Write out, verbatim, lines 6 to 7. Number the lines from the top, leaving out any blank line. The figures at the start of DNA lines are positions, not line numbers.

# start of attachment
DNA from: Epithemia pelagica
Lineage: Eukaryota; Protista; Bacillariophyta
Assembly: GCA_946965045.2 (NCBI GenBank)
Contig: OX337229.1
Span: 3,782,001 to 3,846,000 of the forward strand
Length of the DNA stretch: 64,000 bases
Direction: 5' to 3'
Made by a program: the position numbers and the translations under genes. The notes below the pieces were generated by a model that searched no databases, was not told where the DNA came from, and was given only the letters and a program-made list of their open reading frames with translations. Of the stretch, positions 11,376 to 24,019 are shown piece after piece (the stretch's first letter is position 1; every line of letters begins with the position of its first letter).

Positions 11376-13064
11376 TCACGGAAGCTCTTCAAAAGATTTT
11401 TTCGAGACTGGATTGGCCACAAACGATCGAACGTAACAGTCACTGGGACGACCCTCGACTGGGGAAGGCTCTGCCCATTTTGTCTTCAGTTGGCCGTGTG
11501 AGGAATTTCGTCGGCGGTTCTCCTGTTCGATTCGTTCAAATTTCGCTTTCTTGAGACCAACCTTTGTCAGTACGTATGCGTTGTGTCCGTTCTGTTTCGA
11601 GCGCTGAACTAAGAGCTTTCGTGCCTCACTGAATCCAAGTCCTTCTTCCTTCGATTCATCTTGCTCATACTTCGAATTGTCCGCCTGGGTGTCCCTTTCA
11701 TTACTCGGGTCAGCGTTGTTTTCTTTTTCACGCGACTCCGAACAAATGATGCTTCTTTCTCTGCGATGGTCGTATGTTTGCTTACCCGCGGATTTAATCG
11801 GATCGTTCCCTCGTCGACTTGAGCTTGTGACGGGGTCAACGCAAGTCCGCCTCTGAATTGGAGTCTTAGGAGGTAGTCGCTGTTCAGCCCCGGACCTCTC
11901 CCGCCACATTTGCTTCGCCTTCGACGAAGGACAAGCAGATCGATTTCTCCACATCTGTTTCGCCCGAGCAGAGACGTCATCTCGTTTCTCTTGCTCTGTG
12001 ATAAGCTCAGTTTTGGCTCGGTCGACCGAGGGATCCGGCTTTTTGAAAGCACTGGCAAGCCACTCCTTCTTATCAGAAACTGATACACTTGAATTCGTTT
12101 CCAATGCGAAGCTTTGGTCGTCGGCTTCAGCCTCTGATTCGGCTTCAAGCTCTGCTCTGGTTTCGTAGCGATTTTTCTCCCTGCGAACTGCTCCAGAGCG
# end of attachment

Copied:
Length of the DNA stretch: 64,000 bases
Direction: 5' to 3'